# Casual Fridays: Mac users don’t like people touching their technology

A few weeks ago, Greta got a new iPod. I was, naturally, interested to see how it worked since it was supposed to be the latest technology, but Greta would hardly let me touch it: “It’s mine, and I want to learn how to use it before you do,” she told me. This was surprising…

# History Week: Gestalt-o-mania!

Inspired by this post, we’ve decided to devote a week to the analysis of studies from the history of psychology. Gestalt theory hit the psychology world by storm in the 1920s, and the Gestalt school’s unquestioned leader (though probably not the originator of the concept) was Max Wertheimer. While many people have an intuitive understanding…

# History Week: A baby’s psychological development at age 6 months

Inspired by this post, we’ve decided to devote a week to the analysis of studies from the history of psychology. Today we consider the work of Millicent Washburn Shinn, one of the first women admitted to the University of California, Berkeley (in 1874), and the first to earn a Ph.D. there. In 1890, her niece…

# Encephalon is up at Neurocritic

The biweekly neuroscience / psychology carnival Encephalon is now live over at the Neurocritic. There are tons of great posts but one of my favorites has to be this one: Would you vaccinate your kids against drugs?

# History Week: The origins of the study of memory

Inspired by this post, we’ve decided to devote a week to the analysis of studies from the history of psychology. Today’s post discusses a small fraction of the work done by Hermann Ebbinghaus, a pioneer in the study of memory. Ebbinghaus spent two excruciating year-long periods (1879-80 and 1883-84) painstakingly studying the limits of human…

# APS 2008: Doing algebra — it’s the little things that count

Quick, solve this problem 3 + 5 * 7 = ? If you still recall high school algebra, you’ll remember that you should be doing the multiplication problem first. So the answer would be 35 + 3, or 38. But if you just punch the numbers into your calculator (or if you haven’t had occasion…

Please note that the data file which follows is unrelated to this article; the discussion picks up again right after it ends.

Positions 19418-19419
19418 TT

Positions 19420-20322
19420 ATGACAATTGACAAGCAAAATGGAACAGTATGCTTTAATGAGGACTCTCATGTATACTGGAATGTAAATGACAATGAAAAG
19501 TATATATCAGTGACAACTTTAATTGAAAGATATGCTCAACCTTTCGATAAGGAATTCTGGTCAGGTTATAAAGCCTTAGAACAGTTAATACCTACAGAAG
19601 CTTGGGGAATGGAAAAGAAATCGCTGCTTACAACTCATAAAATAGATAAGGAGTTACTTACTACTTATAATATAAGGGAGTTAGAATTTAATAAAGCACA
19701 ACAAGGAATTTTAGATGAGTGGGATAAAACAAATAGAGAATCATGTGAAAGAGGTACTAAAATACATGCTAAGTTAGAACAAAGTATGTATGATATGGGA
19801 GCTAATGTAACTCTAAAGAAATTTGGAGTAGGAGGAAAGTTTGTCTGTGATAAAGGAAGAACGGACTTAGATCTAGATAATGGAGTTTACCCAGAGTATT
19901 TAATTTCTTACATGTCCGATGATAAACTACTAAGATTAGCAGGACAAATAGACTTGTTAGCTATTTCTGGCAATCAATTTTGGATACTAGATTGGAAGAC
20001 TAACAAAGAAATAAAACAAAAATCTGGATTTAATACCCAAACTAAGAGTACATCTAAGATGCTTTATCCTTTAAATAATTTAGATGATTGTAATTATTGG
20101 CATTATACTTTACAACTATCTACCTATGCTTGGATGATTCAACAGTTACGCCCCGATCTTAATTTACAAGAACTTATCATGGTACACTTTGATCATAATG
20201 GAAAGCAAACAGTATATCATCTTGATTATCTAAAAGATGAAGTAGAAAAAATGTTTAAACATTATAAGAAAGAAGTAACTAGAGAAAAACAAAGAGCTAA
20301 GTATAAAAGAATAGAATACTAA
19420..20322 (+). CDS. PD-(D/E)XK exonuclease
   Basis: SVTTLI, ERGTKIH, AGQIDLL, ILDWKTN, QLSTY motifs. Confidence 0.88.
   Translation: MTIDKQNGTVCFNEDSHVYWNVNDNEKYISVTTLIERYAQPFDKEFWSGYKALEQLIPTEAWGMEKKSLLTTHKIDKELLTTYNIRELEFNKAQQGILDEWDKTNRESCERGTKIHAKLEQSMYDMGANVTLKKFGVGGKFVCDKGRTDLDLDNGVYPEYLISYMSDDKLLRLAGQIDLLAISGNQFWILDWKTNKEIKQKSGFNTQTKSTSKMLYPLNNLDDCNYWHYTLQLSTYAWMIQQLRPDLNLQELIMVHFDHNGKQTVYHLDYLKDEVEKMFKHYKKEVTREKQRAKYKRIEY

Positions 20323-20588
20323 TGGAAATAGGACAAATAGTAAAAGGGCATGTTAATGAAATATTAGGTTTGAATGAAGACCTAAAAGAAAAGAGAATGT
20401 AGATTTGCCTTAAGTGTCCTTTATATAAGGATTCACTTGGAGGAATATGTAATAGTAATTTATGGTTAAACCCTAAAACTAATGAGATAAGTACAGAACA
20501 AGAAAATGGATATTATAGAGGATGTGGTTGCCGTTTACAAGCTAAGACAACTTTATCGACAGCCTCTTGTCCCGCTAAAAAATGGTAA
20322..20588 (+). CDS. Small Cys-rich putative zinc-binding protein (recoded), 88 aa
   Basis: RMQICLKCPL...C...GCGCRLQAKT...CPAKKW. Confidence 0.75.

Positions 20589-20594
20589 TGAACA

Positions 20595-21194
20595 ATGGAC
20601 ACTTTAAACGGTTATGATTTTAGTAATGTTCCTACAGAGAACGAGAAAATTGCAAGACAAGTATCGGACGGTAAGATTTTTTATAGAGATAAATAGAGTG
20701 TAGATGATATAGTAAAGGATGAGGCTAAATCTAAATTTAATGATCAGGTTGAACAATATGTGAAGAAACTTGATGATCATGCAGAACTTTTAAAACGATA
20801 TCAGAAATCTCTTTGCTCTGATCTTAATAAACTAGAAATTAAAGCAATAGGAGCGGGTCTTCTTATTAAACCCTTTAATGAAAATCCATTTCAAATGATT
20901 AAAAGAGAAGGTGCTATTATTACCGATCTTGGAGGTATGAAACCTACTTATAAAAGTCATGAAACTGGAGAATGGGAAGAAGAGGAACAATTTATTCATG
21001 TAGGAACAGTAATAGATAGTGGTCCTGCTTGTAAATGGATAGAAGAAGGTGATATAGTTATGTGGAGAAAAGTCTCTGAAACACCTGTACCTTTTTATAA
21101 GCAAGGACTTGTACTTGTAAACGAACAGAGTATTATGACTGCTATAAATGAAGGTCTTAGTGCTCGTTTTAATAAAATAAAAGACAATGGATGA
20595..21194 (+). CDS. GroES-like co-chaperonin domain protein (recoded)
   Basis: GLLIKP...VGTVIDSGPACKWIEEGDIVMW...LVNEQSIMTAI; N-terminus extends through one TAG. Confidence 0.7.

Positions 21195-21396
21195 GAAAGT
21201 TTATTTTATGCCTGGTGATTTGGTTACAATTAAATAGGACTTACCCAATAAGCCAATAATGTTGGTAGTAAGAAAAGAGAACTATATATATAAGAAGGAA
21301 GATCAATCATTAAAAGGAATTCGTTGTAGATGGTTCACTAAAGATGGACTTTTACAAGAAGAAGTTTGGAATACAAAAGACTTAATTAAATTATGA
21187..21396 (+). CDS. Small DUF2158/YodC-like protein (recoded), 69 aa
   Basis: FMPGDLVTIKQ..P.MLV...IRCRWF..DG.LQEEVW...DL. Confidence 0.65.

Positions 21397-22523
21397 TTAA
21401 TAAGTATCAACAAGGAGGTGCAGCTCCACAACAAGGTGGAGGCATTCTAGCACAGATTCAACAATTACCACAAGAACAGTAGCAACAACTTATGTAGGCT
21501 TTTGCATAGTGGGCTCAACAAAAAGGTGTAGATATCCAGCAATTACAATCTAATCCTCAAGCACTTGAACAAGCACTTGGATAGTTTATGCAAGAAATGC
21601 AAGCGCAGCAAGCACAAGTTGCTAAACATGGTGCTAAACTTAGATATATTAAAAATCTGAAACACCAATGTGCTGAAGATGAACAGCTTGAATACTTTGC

# APS 2008: The persistence of racism even among the well-intentioned

Negative stereotypes about Blacks in the U.S. have declined dramatically since the 1930s — practically no White person to will say that Blacks are lazy, or superstitious, or many other stereotypes, when these views were common 80 years ago. Yet huge racial disparities still exist infant mortality, unemployment, and poverty are found more than twice…

# APS 2008: Can we learn from errors? What if we’re running a nuclear power plant?

Just a few quick notes about Michael Frese’s talk, “Learning from Errors by Individuals and Organizations.” Frese gives a rule: “You make about 3-4 errors per hour no matter what you’re doing.” If errors are so ubiquitous, maybe it makes more sense to train people to deal with errors, rather than to try to flush…

# APS 2008: What Chutes and Ladders has to do with learning Math

This morning I attended a session on the Science of Learning, and heard a bunch of great talks. I was especially impressed by “There’s Nothing so Practical as a Good Theory,” by Robert Seigler. Siegler discussed his work with children’s learning of the number line. As children get older, they develop better and better representations…

# APS convention in Chicago

As I write this, Greta and I are on the plane to Chicago, to attend this year’s Association for Psychological Science convention. We’ll be participating in a symposium on Sunday, talking about Cognitive Daily and ResearchBlogging.org, but until then, we’ll be attending other sessions and reporting intermittently here on CogDaily. We won’t be “liveblogging” every…